2017 brings a new Permanent Representative for the United Kingdom to the European Quarter. Sir Tim Barrow is no stranger to Brussels, but his return has heralded unprecedented media interest.
Analysts have concentrated on dissecting his credentials to support Prime Minister May’s determination for the UK to leave the European Union, although the Ambassador, like many of us, has yet to receive a clear strategy for “Brexit” or how to deal with the consequences.
But Sir Tim also brings more important qualities and much needed experience to “Coreper” which could be invaluable to his European colleagues. He served as the UK’s Ambassador to Ukraine in Kyiv from 2006 to 2008 and as the UK’s Ambassador to the Russian Federation in Moscow from 2011 to 2015, during which time Russia illegally annexed Crimea, and launched a hybrid war and invasion of Ukraine’s Eastern oblasts of Luhansk and Donetsk.
Russia’s war against Ukraine smoulders on relentlessly into 2017, with daily breaches of the Minsk agreements and daily casualties. Russian aggression continues to be punished by EU and US sanctions, with the imposition of increased sanctions now on the table. Ukraine front line troops received a surprise morale boosting visit and oration from Senator John McKain of Arizona on New Year’s eve, pledging “US support for Ukraine in their fight against Putin’s aggression”. He has been a consistent supporter of Ukraine, and his actions remind the world that Congress has an important role in determining US foreign policy even when the US President Elect may favour a more conciliatory line with Russia. EU politicians would do well to learn from Senator McKain’s bravery and loyalty.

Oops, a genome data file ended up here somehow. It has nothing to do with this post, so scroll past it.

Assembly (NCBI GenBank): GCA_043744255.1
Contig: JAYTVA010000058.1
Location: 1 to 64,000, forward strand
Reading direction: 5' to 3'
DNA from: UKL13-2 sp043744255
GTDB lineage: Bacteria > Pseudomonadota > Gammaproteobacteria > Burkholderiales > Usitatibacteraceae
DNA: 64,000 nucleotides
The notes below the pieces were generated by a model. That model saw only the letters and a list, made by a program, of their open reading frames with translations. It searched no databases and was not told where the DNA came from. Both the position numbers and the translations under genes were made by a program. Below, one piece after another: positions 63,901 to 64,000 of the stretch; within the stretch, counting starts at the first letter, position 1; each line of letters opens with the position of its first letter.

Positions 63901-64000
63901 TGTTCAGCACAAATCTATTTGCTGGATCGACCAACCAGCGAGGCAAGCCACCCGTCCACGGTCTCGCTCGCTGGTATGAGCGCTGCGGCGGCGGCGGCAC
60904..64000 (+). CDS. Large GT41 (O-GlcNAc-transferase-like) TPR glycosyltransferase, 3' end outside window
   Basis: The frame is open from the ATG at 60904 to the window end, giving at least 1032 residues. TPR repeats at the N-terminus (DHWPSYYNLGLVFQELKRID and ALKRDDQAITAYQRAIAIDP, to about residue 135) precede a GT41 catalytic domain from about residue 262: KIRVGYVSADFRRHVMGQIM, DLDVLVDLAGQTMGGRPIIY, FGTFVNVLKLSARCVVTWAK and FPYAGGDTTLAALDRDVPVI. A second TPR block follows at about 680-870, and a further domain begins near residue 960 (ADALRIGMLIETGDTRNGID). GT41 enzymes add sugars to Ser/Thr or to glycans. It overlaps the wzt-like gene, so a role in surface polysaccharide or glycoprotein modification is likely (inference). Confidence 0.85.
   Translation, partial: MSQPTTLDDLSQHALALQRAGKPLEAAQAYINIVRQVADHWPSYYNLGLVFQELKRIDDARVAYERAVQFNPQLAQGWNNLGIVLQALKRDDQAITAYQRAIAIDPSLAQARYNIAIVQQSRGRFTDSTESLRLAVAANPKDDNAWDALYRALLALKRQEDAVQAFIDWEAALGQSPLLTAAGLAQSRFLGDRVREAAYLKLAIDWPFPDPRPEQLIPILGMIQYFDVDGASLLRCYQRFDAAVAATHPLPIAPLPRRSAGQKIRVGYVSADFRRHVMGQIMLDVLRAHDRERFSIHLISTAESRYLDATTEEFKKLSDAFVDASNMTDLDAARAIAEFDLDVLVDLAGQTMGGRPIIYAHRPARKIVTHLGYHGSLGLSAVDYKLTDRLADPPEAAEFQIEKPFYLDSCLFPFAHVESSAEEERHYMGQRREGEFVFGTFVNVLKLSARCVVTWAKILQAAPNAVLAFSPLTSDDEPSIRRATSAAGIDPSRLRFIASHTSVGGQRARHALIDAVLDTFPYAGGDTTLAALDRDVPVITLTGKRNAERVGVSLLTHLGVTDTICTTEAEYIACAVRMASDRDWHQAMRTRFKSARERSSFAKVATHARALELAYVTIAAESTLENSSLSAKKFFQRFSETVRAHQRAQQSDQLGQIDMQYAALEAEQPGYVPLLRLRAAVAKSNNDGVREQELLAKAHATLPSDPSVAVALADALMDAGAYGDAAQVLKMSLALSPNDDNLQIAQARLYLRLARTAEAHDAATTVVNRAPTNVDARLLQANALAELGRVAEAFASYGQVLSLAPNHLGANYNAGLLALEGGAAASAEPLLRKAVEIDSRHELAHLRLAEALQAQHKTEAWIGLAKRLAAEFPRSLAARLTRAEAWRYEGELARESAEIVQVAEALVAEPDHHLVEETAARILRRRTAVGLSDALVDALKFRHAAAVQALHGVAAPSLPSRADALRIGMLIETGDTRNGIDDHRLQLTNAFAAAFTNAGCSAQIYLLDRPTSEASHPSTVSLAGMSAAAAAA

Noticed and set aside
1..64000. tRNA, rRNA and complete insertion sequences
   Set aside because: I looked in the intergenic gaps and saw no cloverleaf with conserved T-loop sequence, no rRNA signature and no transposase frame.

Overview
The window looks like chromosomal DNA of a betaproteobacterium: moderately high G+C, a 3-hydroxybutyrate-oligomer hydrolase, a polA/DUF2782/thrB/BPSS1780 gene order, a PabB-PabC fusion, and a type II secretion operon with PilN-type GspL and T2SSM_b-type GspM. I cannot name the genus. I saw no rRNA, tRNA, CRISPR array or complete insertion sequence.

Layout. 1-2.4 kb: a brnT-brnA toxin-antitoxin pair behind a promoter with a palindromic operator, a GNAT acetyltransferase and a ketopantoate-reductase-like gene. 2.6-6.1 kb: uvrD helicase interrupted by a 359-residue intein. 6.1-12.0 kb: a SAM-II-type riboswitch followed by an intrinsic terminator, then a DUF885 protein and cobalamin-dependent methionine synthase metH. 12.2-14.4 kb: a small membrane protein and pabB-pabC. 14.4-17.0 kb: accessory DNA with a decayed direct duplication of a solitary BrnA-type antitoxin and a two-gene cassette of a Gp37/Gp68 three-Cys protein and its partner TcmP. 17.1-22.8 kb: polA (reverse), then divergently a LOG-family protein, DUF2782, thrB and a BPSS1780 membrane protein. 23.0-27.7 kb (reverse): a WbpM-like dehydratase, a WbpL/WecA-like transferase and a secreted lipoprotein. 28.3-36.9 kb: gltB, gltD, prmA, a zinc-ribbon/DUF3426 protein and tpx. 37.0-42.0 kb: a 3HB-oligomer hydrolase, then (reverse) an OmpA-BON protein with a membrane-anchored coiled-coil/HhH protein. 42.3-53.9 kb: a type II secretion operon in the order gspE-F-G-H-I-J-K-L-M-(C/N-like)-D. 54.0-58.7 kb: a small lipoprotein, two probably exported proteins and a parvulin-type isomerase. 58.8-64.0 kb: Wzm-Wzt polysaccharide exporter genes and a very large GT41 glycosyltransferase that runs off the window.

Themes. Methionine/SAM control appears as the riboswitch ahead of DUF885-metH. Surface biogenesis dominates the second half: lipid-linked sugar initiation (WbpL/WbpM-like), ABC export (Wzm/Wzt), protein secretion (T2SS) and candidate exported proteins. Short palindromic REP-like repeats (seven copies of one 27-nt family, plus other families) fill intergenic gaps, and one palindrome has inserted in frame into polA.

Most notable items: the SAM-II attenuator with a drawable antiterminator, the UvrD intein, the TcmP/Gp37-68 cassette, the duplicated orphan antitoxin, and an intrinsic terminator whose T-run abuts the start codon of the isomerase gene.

Russia chips away at trying to influence EU opinion, through surrogate spokespersons regurgitating Kremlin propaganda. The latest effort came from French Presidential Candidate Marine Le Pen who appeared on French television last week stating that Russia’s annexation of Crimea was legal, a statement which is in direct contradiction of French Government and United Nations policy.
Arguably one of the most important foreign policy issues on the table for the European Union in 2017 will be how to deal with Russian propaganda of this kind, the blatant interference in national politics that we have just witnessed in the USA through cyber warfare and the danger of repeat tactics in the EU’s member states.
Russian aggression in Eastern Ukraine, and political relations with Russia and Ukraine remain the most difficult questions that the EU faces. Sir Tim Barrow’s knowledge and first hand experience of both countries should mean that his counsel on these matters will be influential and valued by his peers. Welcome back to Brussels.